Dark green and mild, poblano peppers are as mellow as they come. They’re the go-to pepper for those who like the heat dialed way down. Dried poblano peppers are known as ancho peppers. When shopping for poblano peppers, look for firm, dark green skin and a bright sheen. Avoid poblanos with wrinkly skin. Poblanos are great roasted over a fire or stuffed and baked or grilled, as in our Grilled Stuffed Poblanos. They’re also fabulous for mildly spicy soups and stews, like our hearty Poblano Chicken Stew. One of our favorite poblano recipes is Chicken Chile Verde. Keep this one in your back pocket as the temps start to drop in the fall. It’s a warm and comforting meal for colder days.
Anaheim Peppers: 500-2,500 Scoville units 🌶🌶
Versatile and mild, Anaheim peppers are 6 to 10 inches in length when ripe and can be used when they are young and still green or fully ripe and red. They’re an easygoing pepper with a heat level on par with a very mild jalapeño. They’re great for roasting and canning, thanks to their large size, and they’re great stuffed, turned into salsa verde, prepped with chicken or pork, or added to eggs.
Jalapeño Peppers: 2,500-8,000 Scoville units 🌶🌶🌶
These popular green peppers have a kick, but they’re not overly hot, so they tend to be a family favorite. You can sneak a little heat into dishes without putting anyone off. When dried, jalapeños are called chipotle peppers and they have an irresistible smokiness. Jalapeños are delicious added to soups, stews, dips or stuffed with meats and cheeses. Try our Slow-Cooker Corn & Jalapeño Dip, our Bacon Cream Cheese Jalapeños, or our spicy Skillet Jalapeño Cornbread.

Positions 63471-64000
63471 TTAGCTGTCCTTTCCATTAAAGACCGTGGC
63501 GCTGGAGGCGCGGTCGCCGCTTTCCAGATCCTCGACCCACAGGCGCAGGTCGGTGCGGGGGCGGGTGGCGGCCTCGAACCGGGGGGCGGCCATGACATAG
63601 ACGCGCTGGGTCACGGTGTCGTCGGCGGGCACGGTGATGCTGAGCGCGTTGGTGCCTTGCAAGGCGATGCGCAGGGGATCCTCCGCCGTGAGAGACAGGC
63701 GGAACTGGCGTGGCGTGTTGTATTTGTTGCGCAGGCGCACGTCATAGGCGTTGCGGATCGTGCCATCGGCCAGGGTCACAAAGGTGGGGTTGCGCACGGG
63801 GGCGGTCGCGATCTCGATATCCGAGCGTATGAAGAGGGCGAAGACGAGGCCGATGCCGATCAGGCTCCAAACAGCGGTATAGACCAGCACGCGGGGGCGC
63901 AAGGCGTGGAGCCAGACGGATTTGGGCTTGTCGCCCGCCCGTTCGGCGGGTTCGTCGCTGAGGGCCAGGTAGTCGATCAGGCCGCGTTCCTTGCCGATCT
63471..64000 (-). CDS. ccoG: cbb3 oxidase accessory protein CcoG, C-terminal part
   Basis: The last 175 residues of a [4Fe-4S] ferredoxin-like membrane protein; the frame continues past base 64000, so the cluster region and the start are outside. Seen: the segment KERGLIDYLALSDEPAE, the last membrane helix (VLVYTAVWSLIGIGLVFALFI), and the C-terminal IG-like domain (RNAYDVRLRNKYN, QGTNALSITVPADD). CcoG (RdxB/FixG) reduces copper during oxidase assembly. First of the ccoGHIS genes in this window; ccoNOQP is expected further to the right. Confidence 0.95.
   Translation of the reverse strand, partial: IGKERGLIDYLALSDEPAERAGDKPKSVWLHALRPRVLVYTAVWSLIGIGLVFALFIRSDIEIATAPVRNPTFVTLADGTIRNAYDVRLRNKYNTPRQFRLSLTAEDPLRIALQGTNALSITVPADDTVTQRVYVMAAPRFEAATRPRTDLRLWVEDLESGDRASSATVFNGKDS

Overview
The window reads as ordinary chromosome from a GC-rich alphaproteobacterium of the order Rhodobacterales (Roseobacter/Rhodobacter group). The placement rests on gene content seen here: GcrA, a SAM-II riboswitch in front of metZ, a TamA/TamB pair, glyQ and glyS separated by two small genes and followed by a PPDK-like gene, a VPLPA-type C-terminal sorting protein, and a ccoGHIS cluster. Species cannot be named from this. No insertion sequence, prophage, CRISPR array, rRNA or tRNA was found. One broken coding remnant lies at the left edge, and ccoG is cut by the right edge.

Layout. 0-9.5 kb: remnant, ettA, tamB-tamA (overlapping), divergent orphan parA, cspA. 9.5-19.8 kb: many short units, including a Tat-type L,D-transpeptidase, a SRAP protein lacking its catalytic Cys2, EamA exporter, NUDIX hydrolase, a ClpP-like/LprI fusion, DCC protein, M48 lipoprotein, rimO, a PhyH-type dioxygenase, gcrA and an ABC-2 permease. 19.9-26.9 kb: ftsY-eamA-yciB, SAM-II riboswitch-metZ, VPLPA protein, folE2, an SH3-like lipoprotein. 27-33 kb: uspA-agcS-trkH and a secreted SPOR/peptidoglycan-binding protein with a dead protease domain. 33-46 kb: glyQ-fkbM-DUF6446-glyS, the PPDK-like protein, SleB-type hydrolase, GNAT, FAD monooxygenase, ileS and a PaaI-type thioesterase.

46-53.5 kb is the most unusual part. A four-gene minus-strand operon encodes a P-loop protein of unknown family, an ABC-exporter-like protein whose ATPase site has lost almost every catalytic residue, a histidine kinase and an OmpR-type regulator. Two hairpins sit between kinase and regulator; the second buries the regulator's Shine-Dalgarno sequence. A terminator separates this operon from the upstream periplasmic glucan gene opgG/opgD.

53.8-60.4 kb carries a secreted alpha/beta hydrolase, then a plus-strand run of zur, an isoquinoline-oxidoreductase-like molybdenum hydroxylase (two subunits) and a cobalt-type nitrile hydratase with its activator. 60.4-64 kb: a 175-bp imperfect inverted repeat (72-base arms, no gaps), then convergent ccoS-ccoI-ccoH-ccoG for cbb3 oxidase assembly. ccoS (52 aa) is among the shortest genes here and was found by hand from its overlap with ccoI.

Fresno Peppers: 2,500 – 10,000 Scoville units 🌶🌶🌶🌶
Fresno peppers look and act a lot like jalapeños. But Fresnos have a slightly fruitier, smokier flavor and they tend to be a touch spicier than a jalapeño. The walls of Fresno peppers are thinner than jalapeños, which makes them better for drying but not as ideal for stuffing. Fresnos are great for pickling, tossing on the grill with pork chops, adding to omelettes or making chutney.
Thai Chile Peppers: 50,000-100,000 Scoville units 🌶🌶🌶🌶🌶
If shishito peppers are the tricksters of the bunch, Thai chiles are the quiet, methodical ones that play the long game. Their heat slowly sneaks up on you as you eat, lightly spicy in the beginning — burning up your lips by the end. So don’t add them with impunity to dishes! Used sparingly, though, they make flavorful, delicious additions to curries, soups, stews and more. Use them to make spicy Thai noodles, stir-fries, or your own homemade Thai chile sauce.